09 December 2013

An Argument for Meritocracy

This is my third column for The Sunday Guardian.

“What's the matter, you dissentious rogues,
That, rubbing the poor itch of your opinion,
Make yourselves scabs?”
- Coriolanus, Coriolanus, 1.1.171-3

Our democratic institutions depend so fiercely on appearances that it seems, sometimes, like they are forever poised to fail us. How easily can we love our leaders for what they have done when they do not make it easy for us to love them? And how often are their achievements in one field enough to tide them by in the curdling power dynamics of statesmanship?

Shakespeare’s Coriolanus is, in many ways, a study of the failures of the overtly democratic state. Caius Martius returns from a successful war at Corioles to be rechristened Coriolanus and find himself in the running for the senate. But while his military exploits have saved Rome, Coriolanus’s absolute refusal to play nice turns him into an enemy of the state. Ultimately, though, by the end of the play, Coriolanus’s weakness is that very weakness that has crippled so many leaders of state: family. And his tragic flaw is the very same that we see in our leaders every day: egotism. For its Fascist interpretations and seemingly totalitarian doctrine, Shakespeare’s Coriolanus has the great distinction of frequently being banned, even within democratic nations that, ironically, defend the liberal values of freedom of speech and expression. Such are the troublesome incongruities of the modern state.

Coriolanus’s electoral ambition cannot survive Rome’s republican convictions. In standing for public office, he will not be polite and ask for votes. And, essentially, he seems anti-democratic. He does not see why plebeians must control the state at all – it is akin to allowing “crows to peck the eagles”. He is contemptuous of a public that he feels is unequal to him, a public that revels too carelessly in a city whose freedom he fought for and won, a public that is perhaps undeserving of his services. The citizenry is vulgar and the senate is noble. We are told this over and over again. So disdainful is Coriolanus of public opinion that he will not even reveal his battle scars to them, as is customary for war heroes.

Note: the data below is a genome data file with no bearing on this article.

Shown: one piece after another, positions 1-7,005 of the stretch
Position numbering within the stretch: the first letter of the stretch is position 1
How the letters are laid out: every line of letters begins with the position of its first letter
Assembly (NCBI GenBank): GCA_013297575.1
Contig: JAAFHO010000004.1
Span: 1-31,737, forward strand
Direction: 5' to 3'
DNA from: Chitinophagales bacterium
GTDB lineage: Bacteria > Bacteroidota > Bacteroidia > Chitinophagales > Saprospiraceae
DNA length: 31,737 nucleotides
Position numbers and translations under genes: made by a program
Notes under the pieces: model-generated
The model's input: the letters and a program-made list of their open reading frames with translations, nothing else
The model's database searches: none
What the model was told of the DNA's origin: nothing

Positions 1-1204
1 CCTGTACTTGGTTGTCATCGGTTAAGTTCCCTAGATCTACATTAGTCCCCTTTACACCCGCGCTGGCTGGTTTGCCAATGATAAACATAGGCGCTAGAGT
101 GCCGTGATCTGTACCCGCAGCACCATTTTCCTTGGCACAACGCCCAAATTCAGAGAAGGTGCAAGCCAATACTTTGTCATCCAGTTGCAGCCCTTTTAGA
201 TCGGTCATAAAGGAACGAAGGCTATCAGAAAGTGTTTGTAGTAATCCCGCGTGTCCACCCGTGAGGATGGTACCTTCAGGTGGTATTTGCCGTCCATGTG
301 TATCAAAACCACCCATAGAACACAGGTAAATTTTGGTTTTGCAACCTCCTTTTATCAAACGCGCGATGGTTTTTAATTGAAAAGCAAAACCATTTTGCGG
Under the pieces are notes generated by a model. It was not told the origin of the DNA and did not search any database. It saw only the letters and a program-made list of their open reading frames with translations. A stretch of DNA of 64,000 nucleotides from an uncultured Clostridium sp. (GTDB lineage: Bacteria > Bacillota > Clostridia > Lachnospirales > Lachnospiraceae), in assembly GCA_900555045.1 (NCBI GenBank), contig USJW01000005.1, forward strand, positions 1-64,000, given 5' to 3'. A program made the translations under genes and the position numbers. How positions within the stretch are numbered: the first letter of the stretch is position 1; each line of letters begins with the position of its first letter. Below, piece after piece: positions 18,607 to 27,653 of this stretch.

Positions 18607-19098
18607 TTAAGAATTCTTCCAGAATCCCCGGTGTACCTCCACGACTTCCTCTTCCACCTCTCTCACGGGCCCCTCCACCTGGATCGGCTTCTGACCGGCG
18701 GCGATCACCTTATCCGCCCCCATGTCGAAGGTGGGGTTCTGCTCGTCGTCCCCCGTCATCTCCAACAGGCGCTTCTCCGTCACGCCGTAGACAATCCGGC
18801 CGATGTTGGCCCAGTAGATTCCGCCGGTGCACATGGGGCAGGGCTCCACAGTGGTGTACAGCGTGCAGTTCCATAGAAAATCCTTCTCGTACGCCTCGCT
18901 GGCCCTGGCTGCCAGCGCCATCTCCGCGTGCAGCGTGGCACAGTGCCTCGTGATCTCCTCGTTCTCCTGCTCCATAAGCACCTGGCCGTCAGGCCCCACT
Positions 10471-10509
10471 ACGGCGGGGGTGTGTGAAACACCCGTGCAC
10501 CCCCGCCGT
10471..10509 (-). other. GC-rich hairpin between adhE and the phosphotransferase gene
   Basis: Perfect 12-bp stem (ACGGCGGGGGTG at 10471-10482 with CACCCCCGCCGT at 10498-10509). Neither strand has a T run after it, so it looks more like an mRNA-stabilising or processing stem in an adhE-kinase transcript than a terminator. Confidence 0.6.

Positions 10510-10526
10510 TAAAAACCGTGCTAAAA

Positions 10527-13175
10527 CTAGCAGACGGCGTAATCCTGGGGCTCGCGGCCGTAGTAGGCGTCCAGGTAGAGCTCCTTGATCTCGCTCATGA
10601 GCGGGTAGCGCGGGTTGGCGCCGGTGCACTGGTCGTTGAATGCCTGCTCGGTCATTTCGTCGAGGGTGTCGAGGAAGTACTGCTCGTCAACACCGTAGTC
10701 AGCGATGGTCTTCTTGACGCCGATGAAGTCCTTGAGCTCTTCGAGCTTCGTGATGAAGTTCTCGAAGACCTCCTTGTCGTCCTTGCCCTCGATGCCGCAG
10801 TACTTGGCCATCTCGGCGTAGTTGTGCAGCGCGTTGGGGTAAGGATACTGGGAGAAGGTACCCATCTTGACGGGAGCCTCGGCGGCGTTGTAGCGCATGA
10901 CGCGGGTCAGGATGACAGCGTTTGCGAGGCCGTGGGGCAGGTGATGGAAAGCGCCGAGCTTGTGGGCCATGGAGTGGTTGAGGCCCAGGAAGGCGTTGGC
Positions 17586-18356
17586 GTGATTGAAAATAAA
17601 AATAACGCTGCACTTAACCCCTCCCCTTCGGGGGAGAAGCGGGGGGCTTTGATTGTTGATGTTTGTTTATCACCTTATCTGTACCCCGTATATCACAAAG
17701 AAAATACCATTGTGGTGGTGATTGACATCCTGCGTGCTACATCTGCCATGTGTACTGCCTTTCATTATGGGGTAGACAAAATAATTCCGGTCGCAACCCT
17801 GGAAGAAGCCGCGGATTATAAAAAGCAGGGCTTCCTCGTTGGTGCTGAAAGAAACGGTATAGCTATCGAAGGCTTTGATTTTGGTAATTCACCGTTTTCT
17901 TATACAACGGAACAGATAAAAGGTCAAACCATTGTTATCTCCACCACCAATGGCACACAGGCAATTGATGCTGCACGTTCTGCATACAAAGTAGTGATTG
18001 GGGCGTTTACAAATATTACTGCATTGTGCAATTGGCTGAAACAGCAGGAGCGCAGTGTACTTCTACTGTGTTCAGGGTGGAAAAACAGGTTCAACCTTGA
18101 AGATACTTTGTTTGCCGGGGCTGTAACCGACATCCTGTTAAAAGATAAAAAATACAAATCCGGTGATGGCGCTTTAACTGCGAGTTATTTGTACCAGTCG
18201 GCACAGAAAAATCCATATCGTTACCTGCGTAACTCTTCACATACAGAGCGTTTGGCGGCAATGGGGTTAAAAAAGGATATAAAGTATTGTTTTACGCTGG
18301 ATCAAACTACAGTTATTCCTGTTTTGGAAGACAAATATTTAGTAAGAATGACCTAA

Just as Cordelia will not tell King Lear of her affection for him with hollow words and unctuousness, Coriolanus has no intention of sweet-talking the public into casting votes in his favour. No, he is too much of a patrician to stoop to having to ask for anything. The public vote is too fickle for him to trust – and he turns out to be right, for they turn against him as swiftly as they earlier turned towards him. His dislike of the electorate is oppressive and tyrannical. As Brutus says, “We must suggest the people in what hatred he still hath held them; that to's power he would have made them mules, silenc'd their pleaders, and dispropertied their freedoms.”

But we, as readers, are asked to sympathise with Coriolanus, even as it goes against every notion of egalitarianism that we believe in. He rails violently against popular rule and Shakespeare somehow makes his conniptions seem understandable and even reasonable. In part, we who are so used to tokenism and duplicity from political rhetoric are relieved at Coriolanus’s outspokenness. These battle scars were not wrought to impress us, these wars were not won for our votes. It is an argument for meritocracy, not an argument against democracy.

Coriolanus argues that legislative reforms lie in the hands of people who are not informed enough to make the choices that will alter their geopolitical lives in ways they have yet to fathom. What this leads to is more lip-service: the senate will continue to make decisions that please the people rather than decisions that are right for the state. Even as it sounds like a plea for Fascist authoritarianism, the play asks us if we are responsible enough to handle universal adult franchise, if we have the political consciousness that suffrage necessitates.

Our votes cannot be whimsical or fanciful. These are not the People’s Choice Awards. Our votes must be the result of thoughtful analysis and inquiry. By granting control over our civic lives to individuals and collectives, we are implicitly placing our futures in their hands. It cannot be taken lightly or easily, not unless we are willing to forfeit the many freedoms we liberally espouse. Our votes are too valuable to be given away for battle scars or television sets.

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